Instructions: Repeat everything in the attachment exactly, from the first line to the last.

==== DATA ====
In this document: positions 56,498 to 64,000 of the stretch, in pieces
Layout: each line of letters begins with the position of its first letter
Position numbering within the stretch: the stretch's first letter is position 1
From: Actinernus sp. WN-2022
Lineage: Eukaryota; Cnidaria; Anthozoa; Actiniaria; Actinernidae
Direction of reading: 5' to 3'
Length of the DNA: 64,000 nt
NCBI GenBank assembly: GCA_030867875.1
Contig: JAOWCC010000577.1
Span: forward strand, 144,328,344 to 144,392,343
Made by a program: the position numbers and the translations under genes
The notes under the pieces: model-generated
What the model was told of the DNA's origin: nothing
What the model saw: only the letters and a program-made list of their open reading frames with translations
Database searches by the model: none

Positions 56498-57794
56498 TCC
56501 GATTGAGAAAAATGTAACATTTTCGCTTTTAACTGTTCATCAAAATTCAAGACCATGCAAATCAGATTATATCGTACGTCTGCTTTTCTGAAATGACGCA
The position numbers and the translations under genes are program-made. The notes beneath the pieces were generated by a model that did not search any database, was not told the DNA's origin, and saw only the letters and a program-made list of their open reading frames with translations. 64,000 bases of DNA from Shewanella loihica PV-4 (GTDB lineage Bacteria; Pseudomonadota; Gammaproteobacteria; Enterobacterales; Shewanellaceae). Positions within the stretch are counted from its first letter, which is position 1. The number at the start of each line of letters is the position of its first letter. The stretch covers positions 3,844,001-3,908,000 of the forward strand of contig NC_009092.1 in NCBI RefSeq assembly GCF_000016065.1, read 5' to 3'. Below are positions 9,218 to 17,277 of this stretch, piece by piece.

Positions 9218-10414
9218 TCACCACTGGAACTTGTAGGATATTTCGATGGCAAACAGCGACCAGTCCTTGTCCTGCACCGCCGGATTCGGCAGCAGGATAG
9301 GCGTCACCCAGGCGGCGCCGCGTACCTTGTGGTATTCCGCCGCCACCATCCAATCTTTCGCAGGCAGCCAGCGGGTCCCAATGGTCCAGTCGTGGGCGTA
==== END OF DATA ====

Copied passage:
In this document: positions 56,498 to 64,000 of the stretch, in pieces
Layout: each line of letters begins with the position of its first letter
Position numbering within the stretch: the stretch's first letter is position 1
From: Actinernus sp. WN-2022
Lineage: Eukaryota; Cnidaria; Anthozoa; Actiniaria; Actinernidae
Direction of reading: 5' to 3'
Length of the DNA: 64,000 nt
NCBI GenBank assembly: GCA_030867875.1
Contig: JAOWCC010000577.1
Span: forward strand, 144,328,344 to 144,392,343
Made by a program: the position numbers and the translations under genes
The notes under the pieces: model-generated
What the model was told of the DNA's origin: nothing
What the model saw: only the letters and a program-made list of their open reading frames with translations
Database searches by the model: none

Positions 56498-57794
56498 TCC
56501 GATTGAGAAAAATGTAACATTTTCGCTTTTAACTGTTCATCAAAATTCAAGACCATGCAAATCAGATTATATCGTACGTCTGCTTTTCTGAAATGACGCA
The position numbers and the translations under genes are program-made. The notes beneath the pieces were generated by a model that did not search any database, was not told the DNA's origin, and saw only the letters and a program-made list of their open reading frames with translations. 64,000 bases of DNA from Shewanella loihica PV-4 (GTDB lineage Bacteria; Pseudomonadota; Gammaproteobacteria; Enterobacterales; Shewanellaceae). Positions within the stretch are counted from its first letter, which is position 1. The number at the start of each line of letters is the position of its first letter. The stretch covers positions 3,844,001-3,908,000 of the forward strand of contig NC_009092.1 in NCBI RefSeq assembly GCF_000016065.1, read 5' to 3'. Below are positions 9,218 to 17,277 of this stretch, piece by piece.

Positions 9218-10414
9218 TCACCACTGGAACTTGTAGGATATTTCGATGGCAAACAGCGACCAGTCCTTGTCCTGCACCGCCGGATTCGGCAGCAGGATAG
9301 GCGTCACCCAGGCGGCGCCGCGTACCTTGTGGTATTCCGCCGCCACCATCCAATCTTTCGCAGGCAGCCAGCGGGTCCCAATGGTCCAGTCGTGGGCGTA